Quite contrasting to the traditional buildings located in the city this structure is beautiful and leaves one in awe. The vaulted ceiling and stained glass are the sight of any world class cathedral. In the land of Buddhism this cathedral shows support and respect to other religions in the world. The red and white bricks are the beauty of the exterior with statues located here and there around the garden. However, it is open on specific timings and you can attend masses inside it. The chapel in the grounds is open at all times where one can sit in solace and calm while reflecting on their lives; one of the religious sites which one should definitely visit.
On the Naga Hlainggu Hillock are the oldest stupas and pagodas from the earliest Buddhist period. The grounds here were radiated to find ancient tablets and objects which were then excavated to be enshrined in a new pagoda. This land covers more than 17 acres of land and is the second largest hillock in Yangon.
The visitors are happy to see the greenery surrounding the place with monks and nuns teaching happily both religious studies as well as modern studies. Nuns and monks can find lodging here if they continue to pursue secular and religious studies here. Take a trip down here and discover the aura of true Buddhism.
Kaba Aye Paya
This is a different place for anyone to visit. Colorful and bright from the inside, with places to hold Buddhist ceremonies inside for the locals. The peaceful atmosphere inside adds to the beauty. This pagoda is quite large with a high ceiling which has a painting of Buddha on it at the main entrance and is used for praying purposes. Around the pagoda there are a few trees and a cave which is used for large Buddhist meetings.
It has a high ceiling too with Burmese art decoration all around with a theatre style sitting making this place strange yet amusing. A little at its back is a small pond which breeds catfish and people go there to feed them bread and buy merit since it is located in the surroundings of the Buddhist university. The Buddha figures and relics both outside and inside the building are from across the world and noticing the different characteristics in each of them is amusing itself.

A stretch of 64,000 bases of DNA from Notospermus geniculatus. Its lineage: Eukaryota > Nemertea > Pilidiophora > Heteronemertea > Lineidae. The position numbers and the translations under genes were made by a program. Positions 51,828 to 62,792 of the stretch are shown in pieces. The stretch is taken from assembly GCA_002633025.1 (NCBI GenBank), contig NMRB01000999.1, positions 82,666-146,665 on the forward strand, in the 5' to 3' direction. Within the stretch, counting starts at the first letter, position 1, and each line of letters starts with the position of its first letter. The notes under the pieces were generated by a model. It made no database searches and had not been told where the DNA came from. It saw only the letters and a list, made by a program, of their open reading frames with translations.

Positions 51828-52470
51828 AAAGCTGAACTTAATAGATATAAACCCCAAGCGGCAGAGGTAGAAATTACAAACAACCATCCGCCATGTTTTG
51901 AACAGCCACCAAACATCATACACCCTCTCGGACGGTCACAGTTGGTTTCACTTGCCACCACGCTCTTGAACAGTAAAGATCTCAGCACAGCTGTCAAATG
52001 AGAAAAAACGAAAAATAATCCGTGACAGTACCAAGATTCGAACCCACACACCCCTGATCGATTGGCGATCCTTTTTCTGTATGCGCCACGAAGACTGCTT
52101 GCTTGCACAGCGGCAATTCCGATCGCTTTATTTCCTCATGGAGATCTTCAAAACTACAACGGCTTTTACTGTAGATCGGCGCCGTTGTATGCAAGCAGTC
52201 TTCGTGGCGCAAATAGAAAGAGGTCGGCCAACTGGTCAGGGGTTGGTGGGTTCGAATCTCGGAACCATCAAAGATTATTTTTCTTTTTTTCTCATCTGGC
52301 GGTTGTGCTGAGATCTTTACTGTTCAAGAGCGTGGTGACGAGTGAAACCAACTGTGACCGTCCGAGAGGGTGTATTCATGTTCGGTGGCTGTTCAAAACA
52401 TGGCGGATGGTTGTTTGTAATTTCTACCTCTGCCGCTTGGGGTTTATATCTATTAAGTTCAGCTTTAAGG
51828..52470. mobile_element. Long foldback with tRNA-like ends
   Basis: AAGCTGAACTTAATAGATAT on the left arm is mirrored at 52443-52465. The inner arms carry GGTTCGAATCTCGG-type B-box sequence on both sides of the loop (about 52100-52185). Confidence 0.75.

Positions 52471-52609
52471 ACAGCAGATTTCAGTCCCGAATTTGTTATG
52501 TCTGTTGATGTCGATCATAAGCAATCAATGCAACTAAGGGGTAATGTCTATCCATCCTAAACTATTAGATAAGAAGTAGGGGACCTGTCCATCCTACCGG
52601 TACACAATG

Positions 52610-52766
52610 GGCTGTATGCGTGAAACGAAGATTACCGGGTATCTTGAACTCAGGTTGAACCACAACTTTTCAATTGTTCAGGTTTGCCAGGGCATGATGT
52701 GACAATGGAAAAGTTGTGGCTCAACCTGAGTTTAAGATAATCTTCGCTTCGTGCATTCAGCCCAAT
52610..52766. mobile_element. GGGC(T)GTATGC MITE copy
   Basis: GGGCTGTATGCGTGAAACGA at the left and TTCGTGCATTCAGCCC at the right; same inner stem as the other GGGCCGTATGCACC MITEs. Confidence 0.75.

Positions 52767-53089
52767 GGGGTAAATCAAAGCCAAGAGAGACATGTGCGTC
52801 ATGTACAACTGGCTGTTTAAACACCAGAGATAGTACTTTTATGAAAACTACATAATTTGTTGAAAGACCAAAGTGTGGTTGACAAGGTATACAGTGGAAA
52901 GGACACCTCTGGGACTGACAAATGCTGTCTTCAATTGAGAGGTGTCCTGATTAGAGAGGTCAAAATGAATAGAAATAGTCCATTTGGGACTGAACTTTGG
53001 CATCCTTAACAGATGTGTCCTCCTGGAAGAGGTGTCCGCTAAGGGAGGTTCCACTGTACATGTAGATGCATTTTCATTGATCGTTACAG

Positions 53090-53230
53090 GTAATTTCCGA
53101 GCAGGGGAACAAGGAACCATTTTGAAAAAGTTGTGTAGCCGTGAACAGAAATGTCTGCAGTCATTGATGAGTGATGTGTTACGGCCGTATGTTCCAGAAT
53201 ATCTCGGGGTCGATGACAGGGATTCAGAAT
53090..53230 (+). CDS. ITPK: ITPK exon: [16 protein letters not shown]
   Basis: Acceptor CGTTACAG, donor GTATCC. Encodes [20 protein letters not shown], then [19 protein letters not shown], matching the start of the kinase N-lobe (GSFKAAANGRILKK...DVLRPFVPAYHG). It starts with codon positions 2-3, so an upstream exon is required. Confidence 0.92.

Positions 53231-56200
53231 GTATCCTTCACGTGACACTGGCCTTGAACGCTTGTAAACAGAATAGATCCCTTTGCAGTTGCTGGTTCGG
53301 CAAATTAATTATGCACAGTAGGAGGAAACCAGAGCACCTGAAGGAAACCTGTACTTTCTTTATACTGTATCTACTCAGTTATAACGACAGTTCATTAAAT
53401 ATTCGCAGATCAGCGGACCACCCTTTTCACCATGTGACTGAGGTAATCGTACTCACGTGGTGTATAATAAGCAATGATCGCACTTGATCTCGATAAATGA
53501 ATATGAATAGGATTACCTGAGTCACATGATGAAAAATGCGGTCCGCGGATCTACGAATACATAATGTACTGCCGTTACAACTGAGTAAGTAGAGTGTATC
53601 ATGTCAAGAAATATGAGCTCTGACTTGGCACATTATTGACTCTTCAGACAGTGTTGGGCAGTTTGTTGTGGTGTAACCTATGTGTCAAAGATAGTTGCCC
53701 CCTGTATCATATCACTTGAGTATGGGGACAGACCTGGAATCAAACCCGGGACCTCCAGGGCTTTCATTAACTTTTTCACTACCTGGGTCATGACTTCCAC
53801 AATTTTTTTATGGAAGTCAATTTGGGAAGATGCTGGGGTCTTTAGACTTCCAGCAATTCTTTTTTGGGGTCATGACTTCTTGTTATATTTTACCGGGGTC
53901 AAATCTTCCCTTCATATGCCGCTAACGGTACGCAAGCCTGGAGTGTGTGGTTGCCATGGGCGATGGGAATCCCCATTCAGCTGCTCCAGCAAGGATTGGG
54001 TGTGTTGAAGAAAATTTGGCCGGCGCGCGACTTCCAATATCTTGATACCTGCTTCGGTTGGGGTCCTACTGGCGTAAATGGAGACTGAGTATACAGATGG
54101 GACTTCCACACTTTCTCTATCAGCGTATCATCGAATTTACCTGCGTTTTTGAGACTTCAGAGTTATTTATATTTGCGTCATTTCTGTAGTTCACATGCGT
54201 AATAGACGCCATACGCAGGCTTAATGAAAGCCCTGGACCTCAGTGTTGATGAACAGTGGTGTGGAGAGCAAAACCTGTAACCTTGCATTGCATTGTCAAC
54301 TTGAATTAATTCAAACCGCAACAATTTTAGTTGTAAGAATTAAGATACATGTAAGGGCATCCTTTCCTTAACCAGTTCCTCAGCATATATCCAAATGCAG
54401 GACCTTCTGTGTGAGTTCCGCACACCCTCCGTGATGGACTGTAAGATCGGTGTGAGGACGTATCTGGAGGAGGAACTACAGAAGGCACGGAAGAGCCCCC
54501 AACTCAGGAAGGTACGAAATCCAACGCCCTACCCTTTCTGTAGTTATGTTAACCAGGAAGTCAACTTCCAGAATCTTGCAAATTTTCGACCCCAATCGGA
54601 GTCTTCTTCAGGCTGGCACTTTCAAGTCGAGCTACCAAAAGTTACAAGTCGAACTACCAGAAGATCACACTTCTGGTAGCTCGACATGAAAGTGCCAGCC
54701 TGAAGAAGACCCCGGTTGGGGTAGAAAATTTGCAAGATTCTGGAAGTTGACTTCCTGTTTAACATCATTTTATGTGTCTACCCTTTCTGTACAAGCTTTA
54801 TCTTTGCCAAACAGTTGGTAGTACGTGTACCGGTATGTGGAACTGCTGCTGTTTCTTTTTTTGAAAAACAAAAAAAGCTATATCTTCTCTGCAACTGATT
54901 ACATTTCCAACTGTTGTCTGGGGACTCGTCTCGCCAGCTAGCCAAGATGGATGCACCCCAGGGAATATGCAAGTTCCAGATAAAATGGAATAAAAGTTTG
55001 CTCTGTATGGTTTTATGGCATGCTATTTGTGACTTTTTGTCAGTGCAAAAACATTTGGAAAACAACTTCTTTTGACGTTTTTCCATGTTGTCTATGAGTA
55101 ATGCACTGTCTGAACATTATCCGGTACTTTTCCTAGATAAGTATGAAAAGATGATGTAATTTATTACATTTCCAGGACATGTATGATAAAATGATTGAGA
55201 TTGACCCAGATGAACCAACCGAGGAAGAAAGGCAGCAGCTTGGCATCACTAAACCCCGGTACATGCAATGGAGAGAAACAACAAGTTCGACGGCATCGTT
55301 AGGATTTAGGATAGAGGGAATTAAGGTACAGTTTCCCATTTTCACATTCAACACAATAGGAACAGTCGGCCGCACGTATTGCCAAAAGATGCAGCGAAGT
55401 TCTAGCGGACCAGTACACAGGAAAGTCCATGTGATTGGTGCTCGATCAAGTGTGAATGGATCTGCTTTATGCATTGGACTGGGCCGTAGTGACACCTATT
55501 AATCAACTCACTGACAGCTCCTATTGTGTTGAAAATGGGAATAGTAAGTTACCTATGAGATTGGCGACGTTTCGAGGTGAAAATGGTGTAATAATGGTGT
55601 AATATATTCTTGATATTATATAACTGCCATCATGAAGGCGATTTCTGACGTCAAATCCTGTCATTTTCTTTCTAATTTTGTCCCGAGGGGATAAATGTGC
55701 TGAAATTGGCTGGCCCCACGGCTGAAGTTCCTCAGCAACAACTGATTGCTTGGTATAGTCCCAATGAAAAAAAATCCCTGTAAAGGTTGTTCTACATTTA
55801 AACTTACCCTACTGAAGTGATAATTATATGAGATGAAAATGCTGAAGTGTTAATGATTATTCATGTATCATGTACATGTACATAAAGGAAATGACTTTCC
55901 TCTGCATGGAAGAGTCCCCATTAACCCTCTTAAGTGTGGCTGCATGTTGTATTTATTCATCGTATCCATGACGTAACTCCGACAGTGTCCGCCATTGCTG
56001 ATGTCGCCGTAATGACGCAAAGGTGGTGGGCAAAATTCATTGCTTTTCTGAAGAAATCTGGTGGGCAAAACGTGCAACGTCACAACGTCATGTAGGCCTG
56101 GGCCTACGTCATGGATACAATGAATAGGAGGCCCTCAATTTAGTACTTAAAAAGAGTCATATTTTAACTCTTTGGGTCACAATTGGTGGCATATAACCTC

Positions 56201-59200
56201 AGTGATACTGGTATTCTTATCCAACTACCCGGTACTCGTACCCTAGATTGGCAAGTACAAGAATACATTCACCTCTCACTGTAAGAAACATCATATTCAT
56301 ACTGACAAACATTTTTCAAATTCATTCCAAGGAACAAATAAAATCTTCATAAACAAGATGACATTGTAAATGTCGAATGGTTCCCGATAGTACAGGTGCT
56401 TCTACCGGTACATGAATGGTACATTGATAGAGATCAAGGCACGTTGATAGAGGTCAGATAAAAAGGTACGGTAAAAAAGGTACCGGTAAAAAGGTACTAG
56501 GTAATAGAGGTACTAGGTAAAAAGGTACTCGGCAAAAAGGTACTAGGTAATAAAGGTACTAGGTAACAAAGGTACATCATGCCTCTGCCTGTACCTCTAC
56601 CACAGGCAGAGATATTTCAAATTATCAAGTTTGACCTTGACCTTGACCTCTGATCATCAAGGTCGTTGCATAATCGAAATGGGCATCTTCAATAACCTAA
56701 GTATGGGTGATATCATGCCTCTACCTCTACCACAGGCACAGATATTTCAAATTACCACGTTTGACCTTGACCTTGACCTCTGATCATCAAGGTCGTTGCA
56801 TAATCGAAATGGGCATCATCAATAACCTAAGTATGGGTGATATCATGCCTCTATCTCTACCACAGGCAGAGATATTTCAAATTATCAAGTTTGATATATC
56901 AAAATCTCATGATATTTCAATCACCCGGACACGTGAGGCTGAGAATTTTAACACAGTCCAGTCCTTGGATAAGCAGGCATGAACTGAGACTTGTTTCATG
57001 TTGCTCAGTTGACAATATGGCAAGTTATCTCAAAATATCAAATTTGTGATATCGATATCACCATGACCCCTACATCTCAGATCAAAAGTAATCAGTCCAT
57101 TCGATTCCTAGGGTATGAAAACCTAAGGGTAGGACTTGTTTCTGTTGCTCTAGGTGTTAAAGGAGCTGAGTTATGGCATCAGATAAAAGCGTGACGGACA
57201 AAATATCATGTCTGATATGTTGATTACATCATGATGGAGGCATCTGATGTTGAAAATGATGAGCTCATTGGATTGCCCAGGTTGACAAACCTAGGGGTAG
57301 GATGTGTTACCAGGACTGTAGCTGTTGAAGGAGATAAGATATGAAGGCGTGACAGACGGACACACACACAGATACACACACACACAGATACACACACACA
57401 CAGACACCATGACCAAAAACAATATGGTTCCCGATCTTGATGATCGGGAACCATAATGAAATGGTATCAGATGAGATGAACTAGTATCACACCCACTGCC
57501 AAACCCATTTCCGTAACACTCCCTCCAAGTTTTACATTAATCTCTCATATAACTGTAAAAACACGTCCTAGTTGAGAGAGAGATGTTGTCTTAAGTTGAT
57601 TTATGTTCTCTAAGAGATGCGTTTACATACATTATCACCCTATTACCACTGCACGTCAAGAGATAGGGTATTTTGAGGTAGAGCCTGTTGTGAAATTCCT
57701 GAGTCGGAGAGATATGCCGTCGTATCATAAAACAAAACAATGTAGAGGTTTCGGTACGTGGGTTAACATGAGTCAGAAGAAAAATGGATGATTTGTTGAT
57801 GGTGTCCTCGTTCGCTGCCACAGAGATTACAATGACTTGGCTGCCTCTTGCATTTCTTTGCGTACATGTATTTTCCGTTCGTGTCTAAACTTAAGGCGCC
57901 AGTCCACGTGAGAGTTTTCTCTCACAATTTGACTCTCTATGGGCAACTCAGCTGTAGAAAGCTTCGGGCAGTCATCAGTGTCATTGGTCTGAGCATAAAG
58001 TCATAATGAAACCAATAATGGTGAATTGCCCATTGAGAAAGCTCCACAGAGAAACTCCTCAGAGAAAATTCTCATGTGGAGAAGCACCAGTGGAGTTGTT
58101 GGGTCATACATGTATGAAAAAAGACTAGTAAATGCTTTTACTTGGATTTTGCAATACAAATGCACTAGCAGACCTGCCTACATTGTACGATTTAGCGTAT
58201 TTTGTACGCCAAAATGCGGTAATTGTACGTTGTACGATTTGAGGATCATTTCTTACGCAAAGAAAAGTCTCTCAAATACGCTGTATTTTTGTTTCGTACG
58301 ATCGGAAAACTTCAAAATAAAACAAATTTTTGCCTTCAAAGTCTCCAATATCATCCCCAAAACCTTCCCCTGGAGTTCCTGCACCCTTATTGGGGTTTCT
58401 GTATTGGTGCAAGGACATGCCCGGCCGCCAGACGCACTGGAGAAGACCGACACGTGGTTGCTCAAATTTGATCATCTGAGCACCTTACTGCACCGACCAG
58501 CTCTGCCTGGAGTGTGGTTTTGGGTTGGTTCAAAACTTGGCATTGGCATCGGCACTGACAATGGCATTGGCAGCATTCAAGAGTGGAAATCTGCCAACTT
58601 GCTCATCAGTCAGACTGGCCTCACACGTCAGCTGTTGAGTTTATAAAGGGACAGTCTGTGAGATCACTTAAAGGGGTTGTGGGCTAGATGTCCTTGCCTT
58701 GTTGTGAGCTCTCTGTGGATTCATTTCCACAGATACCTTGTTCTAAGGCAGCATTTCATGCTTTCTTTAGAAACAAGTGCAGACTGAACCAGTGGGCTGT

Musmeah Yeshua Synagogue
This building dating back to 1896 is the only Jewish temple that remains in the city. A plaque at the entrance states that the stone building was built during 1893-1896 and actually was a replacement to the wooden structure of 1854 which was the actual foundation and building. It serves about 45 Jews in the country who are mostly descendants of the Sephardic Jews of Iraq.
This is a unique place to go since it is the only Jewish temple left in Burma especially after the war that took place in the country after which the army took over. A contrast in the middle of the Buddhist community and streets filled with Indian and Muslim shops this building is a relic from history and must be visited for a totally different experience within Burma.
ACL Travels: Day Tour in Yangon
Yangon Sightseeing day tour is an excellent opportunity to go through the entire city which includes exploring the Heritage Buildings and other historic sites of the city along with a cruise across the Yangon River. The tour guides are highly friendly and have rich information about the local culture, traditions and history.
This tour of the city includes activities for children and adults on various levels. Moreover, it is the best way to go on a journey of the city of Yangon and thrive in the rich history the city has to hold. Food is provided and available. This is the most convenient way to travel through Yangon and learn more about the city.